Therapeutic Technique Inactivating Allergic Response

By Rideeta Raquib

Figure 1: A form of immunotherapy has the potential to stop allergic reactions.

Figure 1: A form of immunotherapy has the potential to stop allergic reactions.

Allergic reactions are common issues caused by the dysregulation of Th2 cells responses towards allergens. Normally, Th2 CD4+ T cells produce cytokines in response to allergens, and cause chronic inflammation and mucus hypersecretion, among other symptoms. Although genetics does play a role, allergic diseases, such as asthma, occur after sensitization and effector/memory T cell differentiation has taken place.

Common treatment includes avoiding any aspect that triggers the allergic disease and for respiratory diseases, β-agonists and corticosteroids are administered. These treatments may be efficient in reducing symptoms, but immune pathology is not taken into perspective. Researchers at the University of Queensland sought to halt the immune response to allergens by silencing pathogenic allergen-specific effector and memory T cells. Antigen-presenting cells (APC) are capable of overcoming tolerance defects and ceasing memory and effector CD4+ and CD8+ T cell responses.  Transferring antigen-encoding BM or hematopoietic stem and progenitor cells (HSPC) utilizing mild conditioning causes a tolerogenic environment to hosts, thus can be used as therapeutic approach to prevent pathogenic TH2 responses.

Expressing antigens in APCs caused T cell tolerance and prevents antigen-specific T cell activity in Th1 conditions and this was tested under Th2 conditions in dendritic cells (DC) of mice expressing ovalbumin (OVA), a T cell dependent antigen. Non-transgenic (non-Tg) mice were also tested as a control. Spleen cells were taken from non-sensitized Tg mice and showed to produce large amounts of the cytokines IL-5 and IL-13. The mice that expressed OVA did not show any signs of sensitization based on the IL-5 and IL-13 levels. Bone marrow (BM) cells were used as a vector for allergen-encoding gene transfer. It was observed that OVA-encoding BM showed a decrease in IL-5, IL-13, and IL-4 to very low levels. Rye grass pollen (RGP) extract were also tested on non-Tg and OVA expressing mice after BM transfer showed no inhibition of IL-5 and IL-13 production, thus responses were highly antigen-specific.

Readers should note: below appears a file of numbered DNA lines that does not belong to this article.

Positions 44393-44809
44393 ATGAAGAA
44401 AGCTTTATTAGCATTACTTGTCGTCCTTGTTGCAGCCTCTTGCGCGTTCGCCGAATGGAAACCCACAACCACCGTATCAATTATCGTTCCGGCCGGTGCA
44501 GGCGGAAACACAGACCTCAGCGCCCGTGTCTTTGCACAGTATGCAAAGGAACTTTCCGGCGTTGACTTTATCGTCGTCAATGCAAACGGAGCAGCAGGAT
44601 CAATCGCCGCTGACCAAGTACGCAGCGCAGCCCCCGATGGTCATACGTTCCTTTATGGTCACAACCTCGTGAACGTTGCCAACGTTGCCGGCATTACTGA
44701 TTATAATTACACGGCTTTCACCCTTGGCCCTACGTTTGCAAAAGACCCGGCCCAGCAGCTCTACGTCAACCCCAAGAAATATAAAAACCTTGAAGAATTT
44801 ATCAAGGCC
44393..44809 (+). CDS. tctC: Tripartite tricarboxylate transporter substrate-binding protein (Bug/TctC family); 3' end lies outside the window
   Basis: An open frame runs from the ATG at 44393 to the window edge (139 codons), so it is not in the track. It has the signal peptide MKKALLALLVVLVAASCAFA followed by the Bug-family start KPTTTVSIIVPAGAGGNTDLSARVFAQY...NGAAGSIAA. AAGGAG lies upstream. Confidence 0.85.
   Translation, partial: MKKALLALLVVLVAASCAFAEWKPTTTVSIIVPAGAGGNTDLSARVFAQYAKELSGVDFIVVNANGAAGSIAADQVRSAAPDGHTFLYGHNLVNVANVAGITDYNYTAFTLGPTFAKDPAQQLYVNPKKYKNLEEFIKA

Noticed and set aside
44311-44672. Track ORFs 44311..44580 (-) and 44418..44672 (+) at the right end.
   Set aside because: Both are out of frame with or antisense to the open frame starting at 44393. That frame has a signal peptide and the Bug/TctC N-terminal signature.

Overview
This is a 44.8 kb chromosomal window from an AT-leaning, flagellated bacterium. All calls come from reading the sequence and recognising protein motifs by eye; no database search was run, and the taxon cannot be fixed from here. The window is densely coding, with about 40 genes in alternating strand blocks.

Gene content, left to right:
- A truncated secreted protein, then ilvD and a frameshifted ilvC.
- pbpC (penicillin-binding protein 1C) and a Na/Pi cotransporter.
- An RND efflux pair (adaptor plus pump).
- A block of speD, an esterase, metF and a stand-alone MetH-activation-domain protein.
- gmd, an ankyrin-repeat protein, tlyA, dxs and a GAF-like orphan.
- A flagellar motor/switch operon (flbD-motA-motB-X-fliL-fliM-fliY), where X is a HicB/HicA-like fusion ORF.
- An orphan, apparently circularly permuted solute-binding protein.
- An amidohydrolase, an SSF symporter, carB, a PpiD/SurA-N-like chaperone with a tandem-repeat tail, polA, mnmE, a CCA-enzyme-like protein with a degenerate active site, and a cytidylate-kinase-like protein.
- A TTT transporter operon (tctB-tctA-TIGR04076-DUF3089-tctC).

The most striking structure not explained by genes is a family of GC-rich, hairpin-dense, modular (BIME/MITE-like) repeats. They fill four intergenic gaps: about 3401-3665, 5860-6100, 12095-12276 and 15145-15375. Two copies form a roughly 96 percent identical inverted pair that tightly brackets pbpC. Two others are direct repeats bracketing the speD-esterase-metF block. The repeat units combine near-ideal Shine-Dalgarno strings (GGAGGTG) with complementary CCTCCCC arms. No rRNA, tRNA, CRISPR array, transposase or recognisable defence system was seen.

Overall, it was observed that expression of allergen in DC prevents sensitization of the allergen, terminating memory Th2 cell responses. These Th2 responses that were present in sensitized subjects can be switched off by encoding BM on DC-targeted allergen expression. This study can open doors for further research in utilizing the termination of allergen-specific T cell response to tackle AAD and inflammation.

 

References:

  1. Jane AL-Kouba, Andrew N. Wilkinson, Malcolm R. Starkey, et al. Allergen-encoding bone marrow transfer inactivates allergic T cell responses, alleviating airway inflammation. JCI Insight, 2017; 2 (11) DOI: 10.1172/jci.insight.85742
  2. Image acquired from: http://blog.unicasport.com/wp-content/uploads/3-main-types-of-allergy.jpg
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